Audience or not
There seem to be two fundamental tendencies in music today: On the one hand, a move towards complete virtualisation, where tracks and albums are merely released as digital files. And, on the other, an even closer union between music, artwork, packaging and physical presentation. Where do you stand between these poles?
I’m totally for a physical presentation of music. There’s undeniably something practical about the digital domain, but I’m a sucker for physical objects. I love holding a record or cd in my hands. I guess it has to do with a sense of ownership on one side, and an appreciation of effort on the other side. Virtualisation might have helped a lot of people get their music heard by a lot of people, but I have the feeling it didn’t really help the music industry as such. More chaff than wheat, I’m afraid.
The role of an artist is always subject to change. What's your view on the (e.g. political/social/creative) tasks of artists today and how do you try to meet these goals in your work?
I avoid being explicitly political in my work, but being part of a sub-culture is already a political statement. My work is something I simply have to do, driven by a force inside of me, so you could call that a task. But I’m not sure an artist has a real task in the public domain. A task sounds like a responsibility, and as a human being, we all have certain responsibilities towards each other and the world. It doesn’t make a difference whether you’re an artist, an office clerk or a gardener.
Music-sharing sites and -blogs as well as a flood of releases in general are presenting both listeners and artists with challenging questions. What's your view on the value of music today? In what way does the abundance of music change our perception of it?
It’s not so much a valorisation of music, but rather a valorisation of how music is perceived these days. There’s always been an abundance of music, but nowadays there’s simply more people hearing more music. It’s an individual choice to regard music as throwaway because of its abundance. I’m afraid it’s like that for most people. Quite a shame, but it’s impossible to turn back time.
How, would you say, could non-mainstream forms of music reach wider audiences?
Honestly, I think it’s never been easier to get non-mainstream music heard. If there’s one perk of the virtualisation of the music industry and its distribution, it’s probably the accessibility of all kinds of music. But at the same time, concert ticket prices went up, it becomes harder and harder for promoters to organise things, and that makes it probably a bit more difficult again to hear that non-mainstream music live, at least in perfect circumstances.
Usually, it is considered that it is the job of the artist to win over an audience. But listening is also an active, rather than just a passive process. How do you see the role of the listener in the musical communication process?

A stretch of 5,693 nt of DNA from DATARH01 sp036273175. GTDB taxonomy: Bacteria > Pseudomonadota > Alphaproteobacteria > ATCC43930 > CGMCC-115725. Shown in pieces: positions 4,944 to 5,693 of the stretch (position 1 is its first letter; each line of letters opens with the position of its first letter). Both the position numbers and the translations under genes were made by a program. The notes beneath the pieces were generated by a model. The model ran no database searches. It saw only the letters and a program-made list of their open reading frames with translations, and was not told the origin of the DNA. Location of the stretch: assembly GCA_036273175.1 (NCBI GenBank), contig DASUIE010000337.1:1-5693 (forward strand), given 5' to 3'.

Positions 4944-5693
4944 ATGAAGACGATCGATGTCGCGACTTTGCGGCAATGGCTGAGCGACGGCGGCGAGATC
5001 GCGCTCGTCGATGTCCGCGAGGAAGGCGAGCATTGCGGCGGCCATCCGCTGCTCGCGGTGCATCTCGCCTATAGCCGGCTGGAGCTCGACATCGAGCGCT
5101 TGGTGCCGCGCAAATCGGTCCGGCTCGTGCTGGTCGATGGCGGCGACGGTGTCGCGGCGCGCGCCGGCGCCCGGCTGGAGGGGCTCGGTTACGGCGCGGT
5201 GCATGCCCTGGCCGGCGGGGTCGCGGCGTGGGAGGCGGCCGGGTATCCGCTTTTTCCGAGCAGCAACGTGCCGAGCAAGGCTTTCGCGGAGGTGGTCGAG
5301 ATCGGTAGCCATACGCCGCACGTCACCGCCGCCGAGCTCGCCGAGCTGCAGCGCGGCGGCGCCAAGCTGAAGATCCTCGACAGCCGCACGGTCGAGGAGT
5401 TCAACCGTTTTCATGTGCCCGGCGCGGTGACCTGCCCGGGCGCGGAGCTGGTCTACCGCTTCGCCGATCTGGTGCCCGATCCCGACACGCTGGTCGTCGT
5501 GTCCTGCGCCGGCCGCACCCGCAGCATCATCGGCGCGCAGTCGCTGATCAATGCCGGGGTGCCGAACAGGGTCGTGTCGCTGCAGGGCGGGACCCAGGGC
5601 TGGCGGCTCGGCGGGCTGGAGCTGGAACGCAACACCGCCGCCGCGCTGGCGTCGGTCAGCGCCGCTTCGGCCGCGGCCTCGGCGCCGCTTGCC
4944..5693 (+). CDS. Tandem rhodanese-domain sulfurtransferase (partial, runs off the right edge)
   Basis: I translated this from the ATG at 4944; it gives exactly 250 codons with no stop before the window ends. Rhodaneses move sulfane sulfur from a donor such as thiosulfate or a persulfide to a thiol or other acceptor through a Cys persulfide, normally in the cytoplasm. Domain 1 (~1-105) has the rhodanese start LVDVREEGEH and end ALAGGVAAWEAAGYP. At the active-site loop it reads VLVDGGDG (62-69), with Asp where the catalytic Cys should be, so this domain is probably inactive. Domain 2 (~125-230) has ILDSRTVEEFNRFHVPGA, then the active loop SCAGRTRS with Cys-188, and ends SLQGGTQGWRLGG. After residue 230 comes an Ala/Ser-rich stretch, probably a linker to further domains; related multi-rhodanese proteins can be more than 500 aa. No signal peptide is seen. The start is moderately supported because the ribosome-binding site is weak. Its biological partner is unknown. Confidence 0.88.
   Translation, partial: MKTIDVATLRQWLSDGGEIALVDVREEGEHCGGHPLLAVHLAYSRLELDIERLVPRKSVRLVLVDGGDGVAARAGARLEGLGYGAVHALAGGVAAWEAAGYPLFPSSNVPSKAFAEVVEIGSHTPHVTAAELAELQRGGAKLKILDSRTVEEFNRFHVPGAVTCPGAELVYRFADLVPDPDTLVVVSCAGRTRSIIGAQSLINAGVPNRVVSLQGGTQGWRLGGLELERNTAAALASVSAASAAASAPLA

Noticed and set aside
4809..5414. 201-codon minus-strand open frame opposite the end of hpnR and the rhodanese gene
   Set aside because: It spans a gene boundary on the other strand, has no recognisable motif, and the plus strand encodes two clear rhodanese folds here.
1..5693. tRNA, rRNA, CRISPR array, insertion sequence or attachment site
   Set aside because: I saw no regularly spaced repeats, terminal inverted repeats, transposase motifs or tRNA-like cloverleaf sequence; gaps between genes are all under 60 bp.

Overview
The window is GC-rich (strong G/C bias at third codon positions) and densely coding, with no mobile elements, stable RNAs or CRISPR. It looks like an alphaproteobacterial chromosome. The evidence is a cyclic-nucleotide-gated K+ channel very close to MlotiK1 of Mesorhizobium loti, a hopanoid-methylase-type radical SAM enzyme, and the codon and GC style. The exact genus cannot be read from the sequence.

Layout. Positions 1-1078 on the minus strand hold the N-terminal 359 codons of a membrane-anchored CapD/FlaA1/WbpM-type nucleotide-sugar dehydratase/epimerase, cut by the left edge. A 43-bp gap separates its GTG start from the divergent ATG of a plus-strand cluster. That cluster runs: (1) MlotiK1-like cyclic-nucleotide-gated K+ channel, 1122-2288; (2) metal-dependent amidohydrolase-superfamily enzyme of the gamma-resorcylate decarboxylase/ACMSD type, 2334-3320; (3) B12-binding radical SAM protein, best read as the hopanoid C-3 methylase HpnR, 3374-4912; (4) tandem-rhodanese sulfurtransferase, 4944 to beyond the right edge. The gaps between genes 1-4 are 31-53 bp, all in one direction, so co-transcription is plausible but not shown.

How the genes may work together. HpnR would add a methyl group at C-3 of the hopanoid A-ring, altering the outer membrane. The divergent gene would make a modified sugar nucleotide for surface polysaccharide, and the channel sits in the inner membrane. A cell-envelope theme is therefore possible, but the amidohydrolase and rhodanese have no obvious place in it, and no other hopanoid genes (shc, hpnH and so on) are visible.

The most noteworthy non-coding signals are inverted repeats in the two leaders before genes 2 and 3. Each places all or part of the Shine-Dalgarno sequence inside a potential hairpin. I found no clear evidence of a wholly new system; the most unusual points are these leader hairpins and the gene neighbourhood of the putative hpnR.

I don’t fully agree with the above statement. Is it really the artist’s job to win over an audience? To a certain extent I agree that a musician/artist needs an audience, but the music itself is there, audience or not.
A listener is basically a receptor whose response doesn’t really alter the music, unless it’s part of a specific interactive concept. Of course his physical presence might have an effect on the performer, but in a home-listening situation, it’s all up to the listener how a certain work is perceived.
Reaching audiences usually involves reaching out to the press and possibly working with a PR company. What's your perspective on the promo system? In which way do music journalism and PR companies change the way music is perceived by the public?
I can only appreciate the efforts made by decent PR companies and journalists. It’s obviously part of one big commercial circus, and it’s a personal choice to be part of that or not. Good journalism obviously helps in filtering the abundance of music. But with this whole “internet democratisation”, there’s also an abundance of extremely bad music blogs, just there to be ignored. But honestly, at a certain point there’s no way an artist can escape the necessity of “using” the press. And that’s not necessarily a bad thing. The same goes for PR companies. I’m actually very happy I can rely on their service. It takes away a lot of work, and helps in directing focus towards good press and other promo outlets. Both press and promo might steer the perception of music in a certain direction, but then again, I still hope there’s a grown-up and intelligent audience out there that makes its own choices. The only thing that really makes me laugh is that a sales pitch apparently has the same value as a review for a lot of people. Definitely a good thing for the artists and the distributors, but a bad thing for people’s objectivity.
Please recommend two artists to our readers which you feel deserve their attention.
Visit Yves de Mey's website www.knobsounds.com